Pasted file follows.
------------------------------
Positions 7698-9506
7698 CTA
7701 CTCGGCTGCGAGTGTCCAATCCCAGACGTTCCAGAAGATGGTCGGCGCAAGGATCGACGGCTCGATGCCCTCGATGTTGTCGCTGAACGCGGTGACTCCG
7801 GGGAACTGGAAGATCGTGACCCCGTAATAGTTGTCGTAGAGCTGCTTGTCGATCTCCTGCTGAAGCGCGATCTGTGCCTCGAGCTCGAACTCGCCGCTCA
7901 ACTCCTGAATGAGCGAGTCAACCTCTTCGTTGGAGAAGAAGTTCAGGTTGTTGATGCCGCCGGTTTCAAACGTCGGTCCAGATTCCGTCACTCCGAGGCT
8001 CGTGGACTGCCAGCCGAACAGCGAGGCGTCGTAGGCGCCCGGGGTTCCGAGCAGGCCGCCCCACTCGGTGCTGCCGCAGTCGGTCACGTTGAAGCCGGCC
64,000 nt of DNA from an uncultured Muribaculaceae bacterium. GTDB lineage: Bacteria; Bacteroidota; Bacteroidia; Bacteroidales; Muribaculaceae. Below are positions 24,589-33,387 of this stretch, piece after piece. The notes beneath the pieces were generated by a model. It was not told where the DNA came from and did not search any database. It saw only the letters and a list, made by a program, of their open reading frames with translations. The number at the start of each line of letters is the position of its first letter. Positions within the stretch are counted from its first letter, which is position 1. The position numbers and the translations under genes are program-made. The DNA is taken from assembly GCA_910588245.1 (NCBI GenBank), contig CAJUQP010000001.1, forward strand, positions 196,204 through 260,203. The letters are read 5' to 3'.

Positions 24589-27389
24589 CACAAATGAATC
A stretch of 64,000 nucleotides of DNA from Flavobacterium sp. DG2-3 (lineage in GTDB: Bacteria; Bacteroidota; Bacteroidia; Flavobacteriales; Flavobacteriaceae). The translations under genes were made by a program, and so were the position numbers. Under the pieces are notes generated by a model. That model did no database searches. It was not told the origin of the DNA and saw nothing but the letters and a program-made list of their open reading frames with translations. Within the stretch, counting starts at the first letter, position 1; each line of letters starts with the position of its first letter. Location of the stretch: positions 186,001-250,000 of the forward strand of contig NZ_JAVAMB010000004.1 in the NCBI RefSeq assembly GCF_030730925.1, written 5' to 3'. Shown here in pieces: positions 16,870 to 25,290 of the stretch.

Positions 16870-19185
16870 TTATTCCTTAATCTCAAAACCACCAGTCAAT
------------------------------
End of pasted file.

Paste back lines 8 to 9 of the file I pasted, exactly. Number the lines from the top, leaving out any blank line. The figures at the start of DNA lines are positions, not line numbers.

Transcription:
Positions 24589-27389
24589 CACAAATGAATC